Themes and Meanings
“The Hungry Stones” has the form of a simple ghost story, but its main underlying themes are the contrasts between imagination and skepticism and between reality and fantasy and the difficulty of clearly distinguishing which is which. During Srijut’s days, the impressions he had in the palace seem like pointless flights of imagination. During his nights, however, his English clothes and his undramatic job make up a life that seems pointless and illusory. Srijut responds to the shouts of the madman Meher Ali by asking, “What is false?” He never receives an answer.
The historical fantasy of the night and the routine of the day call each other into question and draw attention to the shortcomings of each. The night world, seen from the perspective of the day, is a dangerous dream that threatens to destroy the dreamer. The day world, considered from the night, is tedious and colorless.
Both Srijut’s narration and that of the unnamed narrator end without satisfactory conclusions. This may be disturbing to many readers, but Rabindranath Tagore undoubtedly intended it to have that effect. Just as Srijut never learns what is false, neither the reader of the story nor the narrator ever learns how Srijut escaped the fate of those destroyed by the palace and the fate of Meher Ali. In addition, the author leaves it to the reader to decide whether Srijut’s story was a true account of his own experiences or a fanciful lie told to two strangers to pass the time while waiting for a train.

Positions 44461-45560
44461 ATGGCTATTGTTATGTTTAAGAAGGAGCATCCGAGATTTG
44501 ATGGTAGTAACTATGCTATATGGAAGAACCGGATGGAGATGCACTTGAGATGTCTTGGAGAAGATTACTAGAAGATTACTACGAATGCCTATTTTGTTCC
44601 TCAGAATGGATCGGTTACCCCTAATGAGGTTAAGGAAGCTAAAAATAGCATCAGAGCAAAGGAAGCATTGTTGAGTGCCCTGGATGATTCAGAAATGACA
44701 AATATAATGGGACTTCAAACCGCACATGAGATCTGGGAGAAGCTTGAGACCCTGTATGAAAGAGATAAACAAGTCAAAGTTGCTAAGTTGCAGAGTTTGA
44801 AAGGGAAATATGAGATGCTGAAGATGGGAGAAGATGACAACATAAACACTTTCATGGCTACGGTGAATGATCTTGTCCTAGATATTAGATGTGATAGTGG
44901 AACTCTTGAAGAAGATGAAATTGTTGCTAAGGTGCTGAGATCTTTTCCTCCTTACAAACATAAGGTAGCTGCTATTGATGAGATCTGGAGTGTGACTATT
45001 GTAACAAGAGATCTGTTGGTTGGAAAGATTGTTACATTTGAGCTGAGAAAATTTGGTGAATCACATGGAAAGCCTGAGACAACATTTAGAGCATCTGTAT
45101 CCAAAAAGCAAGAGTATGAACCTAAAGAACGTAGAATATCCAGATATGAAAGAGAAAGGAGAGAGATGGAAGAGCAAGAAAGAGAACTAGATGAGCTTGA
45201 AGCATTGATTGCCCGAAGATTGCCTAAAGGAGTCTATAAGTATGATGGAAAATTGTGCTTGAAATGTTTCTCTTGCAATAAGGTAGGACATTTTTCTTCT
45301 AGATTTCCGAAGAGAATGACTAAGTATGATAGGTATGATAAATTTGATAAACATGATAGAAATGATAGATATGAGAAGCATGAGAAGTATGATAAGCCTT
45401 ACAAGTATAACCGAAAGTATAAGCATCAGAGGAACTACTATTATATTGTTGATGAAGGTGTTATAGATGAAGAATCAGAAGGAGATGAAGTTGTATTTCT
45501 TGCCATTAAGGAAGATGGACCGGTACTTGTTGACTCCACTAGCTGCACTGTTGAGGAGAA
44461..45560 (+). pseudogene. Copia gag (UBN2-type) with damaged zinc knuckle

The story ends with a reference to a disagreement between the narrator and his kinsman that causes a lifelong break between them. The key to the cause of this break is the identification of the kinsman as a theosophist. Theosophy was a religious and philosophical movement of the late nineteenth and early twentieth century that blended elements of Western mysticism with esoteric Hindu and Buddhist traditions. The narrator’s rejection of the story as a lie marks him as a skeptic and a believer in day-to-day reality, and his disagreement with his kinsman represents a clash between the doubting materialist and the believer in otherworldly things, a clash that mirrors the conflict between Srijut’s days and nights.